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Phonics seems to be important. What else is important? Do you need to know the formal rules of grammar?

By "reading a language" I mean reading aloud or silently (whichever is better for comprehension) and have listening comprehension also.

  • P.S. What do you mean by "reading a language? Is it just about reading it aloud (without understanding) or do you also want to have listening comprehension? – jknappen - Reinstate Monica Oct 31 '16 at 13:20
  • Thanks :) Reading aloud or silently (whichever is better for comprehension) and have listening comprehension also. – Explette Oct 31 '16 at 13:24
  • You can always (even with only one point of reputation) edit your own question to make it self-contained and clearer. – jknappen - Reinstate Monica Oct 31 '16 at 13:25
  • Noted. Thanks for the suggestion :) – Explette Oct 31 '16 at 13:28
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There are generally considered 4 core language concepts:

  1. Listening Comprehension

    The ability to understand what you hear in the language.

  2. Reading Comprehension

    The ability to understand what you read in a language.

  3. Speaking

    The ability to be understood when you speak in the language.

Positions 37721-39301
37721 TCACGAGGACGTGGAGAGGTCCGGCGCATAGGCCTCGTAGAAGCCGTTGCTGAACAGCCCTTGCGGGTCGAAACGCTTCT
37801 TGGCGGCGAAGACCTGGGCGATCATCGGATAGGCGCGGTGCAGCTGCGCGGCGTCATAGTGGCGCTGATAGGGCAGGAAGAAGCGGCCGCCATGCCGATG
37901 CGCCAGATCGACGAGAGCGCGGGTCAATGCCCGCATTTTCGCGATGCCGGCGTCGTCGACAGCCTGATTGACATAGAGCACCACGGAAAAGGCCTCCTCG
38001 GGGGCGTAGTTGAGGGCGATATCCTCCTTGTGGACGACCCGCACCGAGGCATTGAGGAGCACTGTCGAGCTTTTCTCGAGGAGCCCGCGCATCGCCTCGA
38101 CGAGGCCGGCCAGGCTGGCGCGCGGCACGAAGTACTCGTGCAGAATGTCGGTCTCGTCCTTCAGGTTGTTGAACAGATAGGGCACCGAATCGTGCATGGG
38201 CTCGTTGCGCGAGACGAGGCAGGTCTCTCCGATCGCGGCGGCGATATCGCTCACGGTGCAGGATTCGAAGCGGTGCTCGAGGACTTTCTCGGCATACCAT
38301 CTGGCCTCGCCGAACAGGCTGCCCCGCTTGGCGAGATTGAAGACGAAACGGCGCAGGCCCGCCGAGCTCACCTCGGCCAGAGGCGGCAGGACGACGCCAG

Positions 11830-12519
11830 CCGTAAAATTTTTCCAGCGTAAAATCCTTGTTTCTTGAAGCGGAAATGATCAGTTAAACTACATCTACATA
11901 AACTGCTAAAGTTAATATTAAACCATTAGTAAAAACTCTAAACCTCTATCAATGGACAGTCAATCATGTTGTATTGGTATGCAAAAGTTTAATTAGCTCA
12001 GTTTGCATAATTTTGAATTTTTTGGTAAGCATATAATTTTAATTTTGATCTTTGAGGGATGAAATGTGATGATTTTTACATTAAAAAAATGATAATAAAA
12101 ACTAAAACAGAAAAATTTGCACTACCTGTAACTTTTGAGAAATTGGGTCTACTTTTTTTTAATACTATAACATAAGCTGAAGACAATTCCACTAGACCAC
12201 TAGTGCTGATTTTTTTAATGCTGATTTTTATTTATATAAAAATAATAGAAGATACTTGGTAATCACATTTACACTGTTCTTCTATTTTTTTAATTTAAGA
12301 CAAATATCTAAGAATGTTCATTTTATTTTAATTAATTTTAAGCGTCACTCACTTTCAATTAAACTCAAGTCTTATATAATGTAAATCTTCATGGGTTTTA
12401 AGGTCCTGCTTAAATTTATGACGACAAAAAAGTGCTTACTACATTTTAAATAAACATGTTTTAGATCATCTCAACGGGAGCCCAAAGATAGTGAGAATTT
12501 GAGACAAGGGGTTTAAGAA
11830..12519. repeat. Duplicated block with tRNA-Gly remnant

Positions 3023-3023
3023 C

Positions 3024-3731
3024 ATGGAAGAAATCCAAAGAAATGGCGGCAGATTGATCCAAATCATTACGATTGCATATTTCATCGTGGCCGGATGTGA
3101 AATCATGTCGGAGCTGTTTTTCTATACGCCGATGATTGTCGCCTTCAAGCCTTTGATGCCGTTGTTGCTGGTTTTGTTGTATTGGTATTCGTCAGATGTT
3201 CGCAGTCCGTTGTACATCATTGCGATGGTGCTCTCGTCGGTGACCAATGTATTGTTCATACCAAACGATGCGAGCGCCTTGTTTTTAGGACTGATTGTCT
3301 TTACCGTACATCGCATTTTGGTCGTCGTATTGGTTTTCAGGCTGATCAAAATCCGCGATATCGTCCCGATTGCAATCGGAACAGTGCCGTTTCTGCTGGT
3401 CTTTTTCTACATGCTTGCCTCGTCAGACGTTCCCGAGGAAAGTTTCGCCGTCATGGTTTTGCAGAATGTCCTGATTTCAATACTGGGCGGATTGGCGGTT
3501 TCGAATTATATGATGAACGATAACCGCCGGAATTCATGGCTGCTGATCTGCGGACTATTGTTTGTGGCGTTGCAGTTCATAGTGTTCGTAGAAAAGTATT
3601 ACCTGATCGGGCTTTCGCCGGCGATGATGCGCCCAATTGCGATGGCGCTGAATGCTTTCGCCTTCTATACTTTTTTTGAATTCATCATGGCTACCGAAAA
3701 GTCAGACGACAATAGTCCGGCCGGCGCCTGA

4. Writing

    The ability to be understood when you write in the language.

Phonetics is part of speaking and listening--not part of reading. Thus, strictly speaking, your guess that phonetics is necessary for reading is actually wrong.

However, many people subvocalize when reading. If you're doing this as a means to improve/learn pronunciation, then of course phonetics is important--but only as an aid for learning pronunciation. For reading alone, phonetics is actually completely irrelevant.

So, to answer your question, which skills are actually needed?

  • The ability to recognize written symbols (letters, or other glyphs of your language)
  • The ability to recognize words
  • Directional tracking (left-to-right, right-to-left, or top-to-bottom, as your language dictates)
  • Understanding of written grammar, including sentence structure (often closely related to spoken grammar, but there are usually subtle differences, at least in style)
  • Understanding of punctuation marks

Generally speaking, the skill level necessary in most or all of these areas is lower for reading than for writing. As an example, recognizing a quotation mark in a written work is usually easier than mastering when to use one during writing.

So the degree to which you need to master these various skills to be "proficient at reading" is in direct proportion to how proficient you want to be. There's no such thing as the "perfect reader"--everyone can improve their reading capabilities (as can they in any aspect of Language skill).

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